Introduction to Alpine Skiing
There are few experiences that can match the joys of Alpine Skiing (aka "Downhill Skiing"). You ski down a snow-covered mountain, with the wind in your face. You're enjoying a winter playground with your friends, your family. You control your speed and direction with subtle body movements. You reach the bottom of the hill feeling energized and invigorated.
But skiing also can be intimidating for first-timers or those who are re-entering the sport after a long absence. Beginners can be confused by what seems like complex equipment choices and confusing terminology. This article is designed to give you some basic information that will help get you started the right way.
Before renting or purchasing equipment, ask yourself a few questions: How often will you ski? Will you ski only on a vacation or also near where you live? Determining your projected commitment level will help you decide whether to rent, lease or buy equipment.
Renting equipment at a local ski shop or at the ski resort. You can rent equipment by the day or week. This is often recommended for first-time skiers. (Note: Some ski shops will apply the price of rentals toward purchasing new equipment.)
Leasing equipment for an entire season. Some ski shops offer this service and it can partcularly make sense for children who tend to out-grow gear quickly.
Buying used equipment at a local ski shop or ski swap. If you are new to skiing, stay away from garage sales and be careful at ski swaps because you may wind up with gear that is outdated and inappropriate. Ski shops often sell their rental equipment after a couple of years. Though these skis may look pretty banged up, shop personnel have checked them to be sure they meet safety standards.
Buying new equipment. You might want to consider a package deal that offers a discount when you buy skis, boots, bindings and poles together. Ultimately, owning your equipment allows you continuity as you progress through skiing's learning stages and can also save you time and money in the long run.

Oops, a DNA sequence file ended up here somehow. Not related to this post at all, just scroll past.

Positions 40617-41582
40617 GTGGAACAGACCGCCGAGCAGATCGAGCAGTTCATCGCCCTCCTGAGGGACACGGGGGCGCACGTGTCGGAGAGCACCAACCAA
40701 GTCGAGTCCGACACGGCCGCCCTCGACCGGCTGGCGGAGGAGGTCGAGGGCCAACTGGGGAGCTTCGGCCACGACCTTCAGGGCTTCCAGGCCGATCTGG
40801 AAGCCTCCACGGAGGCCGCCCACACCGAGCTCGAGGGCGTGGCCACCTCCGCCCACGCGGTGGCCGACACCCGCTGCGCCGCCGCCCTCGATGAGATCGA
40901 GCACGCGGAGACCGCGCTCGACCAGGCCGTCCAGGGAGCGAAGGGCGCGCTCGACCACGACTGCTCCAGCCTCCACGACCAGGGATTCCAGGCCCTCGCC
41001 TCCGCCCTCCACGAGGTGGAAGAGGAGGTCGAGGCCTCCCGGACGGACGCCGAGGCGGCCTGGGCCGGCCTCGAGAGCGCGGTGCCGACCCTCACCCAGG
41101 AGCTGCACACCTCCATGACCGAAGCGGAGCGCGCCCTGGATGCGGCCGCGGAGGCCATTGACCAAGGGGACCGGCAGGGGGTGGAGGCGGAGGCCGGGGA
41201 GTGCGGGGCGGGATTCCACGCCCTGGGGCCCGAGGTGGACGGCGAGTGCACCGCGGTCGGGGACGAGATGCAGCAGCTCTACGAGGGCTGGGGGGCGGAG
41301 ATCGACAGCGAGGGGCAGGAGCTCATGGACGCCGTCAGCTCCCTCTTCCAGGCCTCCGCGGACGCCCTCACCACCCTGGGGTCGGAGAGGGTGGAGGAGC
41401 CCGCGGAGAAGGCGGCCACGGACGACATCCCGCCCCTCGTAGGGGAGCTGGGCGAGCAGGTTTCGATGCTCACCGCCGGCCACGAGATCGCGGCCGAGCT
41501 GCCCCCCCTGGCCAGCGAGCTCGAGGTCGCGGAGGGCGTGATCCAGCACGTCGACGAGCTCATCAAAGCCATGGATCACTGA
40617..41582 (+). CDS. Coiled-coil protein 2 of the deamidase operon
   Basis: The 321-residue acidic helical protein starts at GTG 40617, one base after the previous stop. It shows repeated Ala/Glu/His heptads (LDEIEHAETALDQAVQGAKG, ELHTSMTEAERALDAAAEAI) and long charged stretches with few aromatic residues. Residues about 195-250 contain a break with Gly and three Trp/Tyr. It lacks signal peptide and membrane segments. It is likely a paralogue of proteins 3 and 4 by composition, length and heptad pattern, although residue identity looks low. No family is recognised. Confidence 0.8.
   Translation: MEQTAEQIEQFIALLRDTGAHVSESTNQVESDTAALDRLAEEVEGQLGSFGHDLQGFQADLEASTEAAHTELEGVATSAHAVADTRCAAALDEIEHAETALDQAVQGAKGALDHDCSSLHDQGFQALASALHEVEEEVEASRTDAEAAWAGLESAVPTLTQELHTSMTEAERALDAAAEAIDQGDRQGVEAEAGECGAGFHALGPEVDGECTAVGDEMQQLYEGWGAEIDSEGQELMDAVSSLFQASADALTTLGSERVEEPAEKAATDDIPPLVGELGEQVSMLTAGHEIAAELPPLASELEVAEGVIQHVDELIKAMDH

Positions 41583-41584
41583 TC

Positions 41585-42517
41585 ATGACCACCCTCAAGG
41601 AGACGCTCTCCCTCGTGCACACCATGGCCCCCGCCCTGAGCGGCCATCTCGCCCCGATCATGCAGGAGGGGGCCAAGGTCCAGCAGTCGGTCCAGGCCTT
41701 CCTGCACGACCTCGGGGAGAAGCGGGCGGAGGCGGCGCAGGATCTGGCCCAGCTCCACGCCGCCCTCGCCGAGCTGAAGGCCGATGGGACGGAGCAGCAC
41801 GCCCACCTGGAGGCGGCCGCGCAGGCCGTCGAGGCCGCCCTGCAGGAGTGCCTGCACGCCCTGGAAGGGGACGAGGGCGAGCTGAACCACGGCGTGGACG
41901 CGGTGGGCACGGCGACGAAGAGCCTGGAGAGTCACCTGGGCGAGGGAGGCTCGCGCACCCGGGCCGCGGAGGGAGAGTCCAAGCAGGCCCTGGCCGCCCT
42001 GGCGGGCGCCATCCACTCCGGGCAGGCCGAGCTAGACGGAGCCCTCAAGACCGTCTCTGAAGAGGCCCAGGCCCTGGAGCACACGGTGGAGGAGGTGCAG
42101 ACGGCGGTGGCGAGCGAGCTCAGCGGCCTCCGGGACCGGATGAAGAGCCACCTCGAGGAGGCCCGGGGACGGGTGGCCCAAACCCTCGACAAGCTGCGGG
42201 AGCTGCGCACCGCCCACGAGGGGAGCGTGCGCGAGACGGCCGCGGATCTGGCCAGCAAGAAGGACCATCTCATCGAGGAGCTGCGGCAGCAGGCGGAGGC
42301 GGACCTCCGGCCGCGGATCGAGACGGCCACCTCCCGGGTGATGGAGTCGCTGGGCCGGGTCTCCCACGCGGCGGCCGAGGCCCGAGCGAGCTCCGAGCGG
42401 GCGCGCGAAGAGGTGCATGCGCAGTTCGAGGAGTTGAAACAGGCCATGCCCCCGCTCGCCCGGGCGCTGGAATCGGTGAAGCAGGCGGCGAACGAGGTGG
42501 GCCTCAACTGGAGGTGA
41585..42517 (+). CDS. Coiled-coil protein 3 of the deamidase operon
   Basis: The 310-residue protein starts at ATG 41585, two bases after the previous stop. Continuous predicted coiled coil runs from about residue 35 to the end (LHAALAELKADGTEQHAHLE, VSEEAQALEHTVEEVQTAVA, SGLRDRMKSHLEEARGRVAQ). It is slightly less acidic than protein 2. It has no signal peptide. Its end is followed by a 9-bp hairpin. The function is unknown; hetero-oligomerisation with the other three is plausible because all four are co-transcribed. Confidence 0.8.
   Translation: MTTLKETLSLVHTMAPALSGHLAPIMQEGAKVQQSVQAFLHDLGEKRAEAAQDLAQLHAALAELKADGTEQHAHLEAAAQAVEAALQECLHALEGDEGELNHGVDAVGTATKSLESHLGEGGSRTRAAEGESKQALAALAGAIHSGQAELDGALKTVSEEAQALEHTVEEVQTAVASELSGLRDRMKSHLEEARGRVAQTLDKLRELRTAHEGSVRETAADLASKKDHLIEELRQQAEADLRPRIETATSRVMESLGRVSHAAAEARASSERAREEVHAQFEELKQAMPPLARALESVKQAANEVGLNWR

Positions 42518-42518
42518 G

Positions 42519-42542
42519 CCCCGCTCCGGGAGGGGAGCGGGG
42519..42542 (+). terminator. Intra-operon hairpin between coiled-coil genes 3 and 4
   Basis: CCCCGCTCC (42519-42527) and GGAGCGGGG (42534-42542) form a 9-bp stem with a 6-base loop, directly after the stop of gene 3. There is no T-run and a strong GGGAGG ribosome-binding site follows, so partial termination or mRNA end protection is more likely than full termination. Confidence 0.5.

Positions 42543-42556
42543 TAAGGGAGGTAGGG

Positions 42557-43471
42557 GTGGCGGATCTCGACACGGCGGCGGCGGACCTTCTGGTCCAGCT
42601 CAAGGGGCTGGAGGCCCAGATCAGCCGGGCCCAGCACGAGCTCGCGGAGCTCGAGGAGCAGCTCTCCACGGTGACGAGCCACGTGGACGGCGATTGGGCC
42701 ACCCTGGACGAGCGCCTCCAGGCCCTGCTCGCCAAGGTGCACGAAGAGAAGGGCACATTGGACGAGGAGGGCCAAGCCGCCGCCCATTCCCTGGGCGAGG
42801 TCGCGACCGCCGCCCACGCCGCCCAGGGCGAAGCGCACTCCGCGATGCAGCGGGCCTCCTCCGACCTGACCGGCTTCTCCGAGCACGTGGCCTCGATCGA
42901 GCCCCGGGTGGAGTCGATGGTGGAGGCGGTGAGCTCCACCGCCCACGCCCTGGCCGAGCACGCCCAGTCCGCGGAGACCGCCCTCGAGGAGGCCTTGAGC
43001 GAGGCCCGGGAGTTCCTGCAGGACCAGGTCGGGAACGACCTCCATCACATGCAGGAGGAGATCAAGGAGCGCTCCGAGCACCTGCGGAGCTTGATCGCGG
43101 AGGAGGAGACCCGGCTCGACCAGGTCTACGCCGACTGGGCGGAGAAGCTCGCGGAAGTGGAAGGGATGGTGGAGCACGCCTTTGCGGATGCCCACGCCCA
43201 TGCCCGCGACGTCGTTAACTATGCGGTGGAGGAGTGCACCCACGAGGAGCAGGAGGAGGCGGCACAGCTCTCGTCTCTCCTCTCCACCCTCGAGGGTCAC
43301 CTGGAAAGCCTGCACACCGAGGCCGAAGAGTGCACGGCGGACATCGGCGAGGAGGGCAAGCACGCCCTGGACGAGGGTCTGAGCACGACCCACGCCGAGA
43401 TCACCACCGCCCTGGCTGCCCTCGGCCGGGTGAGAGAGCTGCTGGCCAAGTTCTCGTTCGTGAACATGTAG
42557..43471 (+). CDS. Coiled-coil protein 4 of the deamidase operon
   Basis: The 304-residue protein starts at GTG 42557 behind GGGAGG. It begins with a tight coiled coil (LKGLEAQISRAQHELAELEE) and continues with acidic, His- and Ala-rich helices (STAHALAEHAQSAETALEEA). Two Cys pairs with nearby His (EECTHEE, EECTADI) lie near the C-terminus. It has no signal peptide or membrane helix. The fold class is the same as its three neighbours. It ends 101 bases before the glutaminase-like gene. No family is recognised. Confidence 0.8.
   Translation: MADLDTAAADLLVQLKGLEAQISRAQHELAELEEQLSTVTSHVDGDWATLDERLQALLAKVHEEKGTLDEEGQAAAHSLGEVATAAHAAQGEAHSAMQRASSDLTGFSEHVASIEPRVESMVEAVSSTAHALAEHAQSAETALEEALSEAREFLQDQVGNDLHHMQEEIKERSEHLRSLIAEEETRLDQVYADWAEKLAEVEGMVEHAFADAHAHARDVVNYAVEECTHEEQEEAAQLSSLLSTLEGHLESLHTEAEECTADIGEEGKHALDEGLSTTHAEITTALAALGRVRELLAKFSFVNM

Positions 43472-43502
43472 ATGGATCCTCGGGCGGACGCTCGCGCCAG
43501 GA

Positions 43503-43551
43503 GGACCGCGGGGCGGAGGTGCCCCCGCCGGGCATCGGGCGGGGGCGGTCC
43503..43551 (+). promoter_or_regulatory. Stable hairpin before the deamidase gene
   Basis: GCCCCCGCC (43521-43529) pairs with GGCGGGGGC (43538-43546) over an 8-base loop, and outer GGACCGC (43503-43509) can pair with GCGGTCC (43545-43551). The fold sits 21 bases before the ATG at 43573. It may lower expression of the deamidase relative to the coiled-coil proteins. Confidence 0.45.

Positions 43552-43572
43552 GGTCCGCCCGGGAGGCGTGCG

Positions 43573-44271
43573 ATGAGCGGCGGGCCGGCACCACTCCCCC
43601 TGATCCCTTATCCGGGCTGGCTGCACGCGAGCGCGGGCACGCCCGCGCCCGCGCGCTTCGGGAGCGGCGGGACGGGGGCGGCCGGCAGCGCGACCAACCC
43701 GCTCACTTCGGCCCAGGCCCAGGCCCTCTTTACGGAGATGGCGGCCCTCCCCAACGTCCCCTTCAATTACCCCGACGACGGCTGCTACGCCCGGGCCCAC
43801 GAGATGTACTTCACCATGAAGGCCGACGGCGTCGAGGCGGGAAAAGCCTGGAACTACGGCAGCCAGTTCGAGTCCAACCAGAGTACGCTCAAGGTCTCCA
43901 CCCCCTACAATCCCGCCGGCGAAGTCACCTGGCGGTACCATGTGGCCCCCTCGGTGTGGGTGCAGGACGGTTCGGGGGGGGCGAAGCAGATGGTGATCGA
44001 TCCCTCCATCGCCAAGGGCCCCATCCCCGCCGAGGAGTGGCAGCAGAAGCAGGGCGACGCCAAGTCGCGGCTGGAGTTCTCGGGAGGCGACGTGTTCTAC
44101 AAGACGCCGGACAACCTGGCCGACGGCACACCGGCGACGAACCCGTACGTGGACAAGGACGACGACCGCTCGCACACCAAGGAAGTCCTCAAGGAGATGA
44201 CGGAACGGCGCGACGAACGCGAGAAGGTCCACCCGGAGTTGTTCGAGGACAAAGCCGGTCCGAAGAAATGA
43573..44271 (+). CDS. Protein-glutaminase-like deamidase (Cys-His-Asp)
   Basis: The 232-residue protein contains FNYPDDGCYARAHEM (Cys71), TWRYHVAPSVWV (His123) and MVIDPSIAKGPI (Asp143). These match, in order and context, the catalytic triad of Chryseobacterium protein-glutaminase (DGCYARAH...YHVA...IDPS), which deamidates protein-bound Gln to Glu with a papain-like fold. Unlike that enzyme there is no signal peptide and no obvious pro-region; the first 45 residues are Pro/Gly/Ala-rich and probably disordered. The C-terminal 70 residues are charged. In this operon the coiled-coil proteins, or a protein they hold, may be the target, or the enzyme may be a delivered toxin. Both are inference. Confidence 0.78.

In general, alpine skis are made of a wooden core wrapped in fiberglass and coated in a fiberglass or plastic cap with metal edges. All skis do not perform the same; a number of things influence the performance of a ski, including combination of materials, stiffness, length, weight and sidecut, which refers to the narrowness of the waist, or middle part of the ski, in relation to the wider tip and tail.
- Shaped skis, also known as super-sidecut and hourglass skis, have narrow waists and wide tips and tails. These skis are designed for use in shorter lengths than traditional models and make it easier to carve turns and stop.
- Fat skis are designed for skiing powder and chopped-up snow. They tend to be wider and have less sidecut than shaped skis.
- There are a number of different styles of boots, but the most important thing is that the boots are comfortable and fit your feet.
- Bindings hold your boots to the skis and are designed to release when you need them to during a fall. Many bindings also have vibration-reducing features that allow you to ski more smoothly. Your ability and weight will determine the binding you choose.
- Poles are used to help you with your balance and rhythm while skiing. Poles can be made from fiberglass, aluminum, graphite or some combination of these materials.
- Don't forget the helmet! A proper fitting helmet can reduce the risk and seriousness of a head injury.
Skis are measured in centimeters (cm). Your ski length will depend on your ability, height and weight. A shop employee will help you decide on the appropriate length.
Ski boots come in traditional American sizes and also "mondo point," which is simply the length of the boot in centimeters.
- When trying on boots, wear one pair of medium-weight or light-weight ski socks.
- The fit should be snug and your heel should remain in place when you flex your knee and ankle forward into the boot.
- Your toes should barely touch the inside of the boot and then, when you bend your knee forward, your toes should slide back slightly.
- Make sure there aren't any pressure points or spots that pinch your feet and legs.
- Remember, the boots will stiffen in the cold.
- Avoid buying equipment that is too big. Don't use the rationale that the child will "grow into it." Kids are happier and more confident when they are skiing with the right skis and proper-fitting boots.
- Ask your ski shop about leasing programs for young skiers.
The retention setting on bindings are measured in "DIN" (Deutsche Industrie Norm). In general, the higher your weight and skiing ability, the higher the DIN setting. Have a ski shop technician determine and set your DIN for you.
First-time skiers should always take a lesson from a qualified ski instructor. Don't trust a friend to teach you to ski, and don't jeopardize your relationship by allowing your significant other to serve as instructor.
- Contact your local ski area or ski resort to find out about beginner lessons and any special deals that might be available.
- Make the ski school your first stop. Take a group or private lesson. Ask about classes or groups organized by age or gender.
- Once you have mastered the basics, consider taking lessons from time to time to help you improve your skills and handle different types of terrain.
Remember: Be safe and have fun!